Planned Giving Boot Camp for Major Gift Officers! – LAST WEEK TO REGISTER YOUR TEAM!

This new 3-part webinar series is for major gift fundraisers who are looking to add planned gift cultivation to their repertoire without getting into the weeds of the technical stuff!!  Our goal is…

Source: Planned Giving Boot Camp for Major Gift Officers!

Pick your poison – Trump or Ryan tax proposals

Image result for trump ryan tax plan

I hate jumping into tax policy debates too early – Trump isn’t President yet and we really have no idea how things will shake out with him and Congress, or whether Democrats will somehow block things (hard to see that as they are not in majority!).

But, a big but….  I just took a look at a good article on CNN/Money (looks pretty nonpartisan to me) comparing Trump’s tax reform ideas with Paul Ryan and House’s – pretty fascinating and a little scary for nonprofits.

I point you to one huge impact area for nonprofits – here is the direct quote from the article:

Kill most itemized deductions

The House plan would eliminate all itemized deductions except those for mortgage interest and charitable contributions.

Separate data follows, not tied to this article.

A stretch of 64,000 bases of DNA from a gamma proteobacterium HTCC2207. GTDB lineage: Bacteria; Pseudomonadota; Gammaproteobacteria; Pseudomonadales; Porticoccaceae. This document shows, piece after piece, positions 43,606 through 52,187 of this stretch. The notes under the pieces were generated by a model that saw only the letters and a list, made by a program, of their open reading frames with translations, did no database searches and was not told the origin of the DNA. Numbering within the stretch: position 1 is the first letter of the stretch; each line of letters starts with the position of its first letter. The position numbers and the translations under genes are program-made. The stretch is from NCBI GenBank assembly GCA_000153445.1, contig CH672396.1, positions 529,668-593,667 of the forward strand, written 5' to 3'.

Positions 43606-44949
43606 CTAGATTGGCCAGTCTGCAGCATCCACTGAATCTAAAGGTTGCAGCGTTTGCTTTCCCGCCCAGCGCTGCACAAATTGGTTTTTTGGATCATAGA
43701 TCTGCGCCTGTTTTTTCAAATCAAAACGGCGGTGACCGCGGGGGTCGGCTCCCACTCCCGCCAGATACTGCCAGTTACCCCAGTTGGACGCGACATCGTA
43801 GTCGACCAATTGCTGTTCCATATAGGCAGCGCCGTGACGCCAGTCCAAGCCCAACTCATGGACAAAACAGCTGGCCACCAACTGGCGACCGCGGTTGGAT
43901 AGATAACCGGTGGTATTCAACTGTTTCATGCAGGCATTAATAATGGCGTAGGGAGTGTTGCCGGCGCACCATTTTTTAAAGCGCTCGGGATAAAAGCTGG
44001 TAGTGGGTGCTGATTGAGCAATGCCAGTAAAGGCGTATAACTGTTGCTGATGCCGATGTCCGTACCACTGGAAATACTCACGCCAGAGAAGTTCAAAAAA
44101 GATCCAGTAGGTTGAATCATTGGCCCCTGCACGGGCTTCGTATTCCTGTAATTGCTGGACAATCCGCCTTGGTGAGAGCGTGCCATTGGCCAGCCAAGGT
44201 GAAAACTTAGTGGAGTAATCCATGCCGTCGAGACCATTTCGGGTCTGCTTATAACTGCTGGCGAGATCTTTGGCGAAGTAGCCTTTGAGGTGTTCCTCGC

Trump’s plan, by contrast, keeps itemized deductions, but caps their total value at $100,000 for singles or $200,000 for joint filers, a more costly proposal.

Wow. Read that carefully.  The House plan would be AWESOME for nonprofits! Charitable deduction left along with mortgage interest!!!  No other deductions!

But, then read the second paragraph carefully (Trump’s idea): ouch!!  Capping deductions? What a DISASTER that would be for nonprofits. Remember: the rule of thumb is 80% of charitable funds come from 20% of the donors (or something like that).   Maybe this would be good for planned giving (sorry nonprofits, I know you don’t want to exchange today’s $ for tomorrow’s planned gifts)?

Here is another quote from the article that deserves some attention:

Cut investment income taxes

Today, individuals pay up to 20% on their long-term capital gains and dividends. And their interest is taxed at ordinary income rates — so, up to 39.6%.

House Republicans want to change that. Under their plan investors would deduct half of their gains, dividends and interest. That effectively reduces the top rate on that income to either 6%, 12.5% or 16.5%, depending on one’s tax bracket.

Trump would largely leave the current investment income tax rates in place.

Cutting capital gains taxes is not good for planned giving, plain and simple.  That extra incentive – especially when it was at 20% or more in the 1990s – fueled planned gifts like CRTs and CGAs.  The rates have been low since 2001 and both types are on the downslide.

I’ll take Trump on this one!

Lastly, what about the estate tax?

Kill taxes Republicans rail against

House Republicans want to repeal the estate tax, the Alternative Minimum Tax and key Obamacare taxes.

Trump is on board with all three repeals, but his plan would tax people’s capital gains above a certain amount when they die.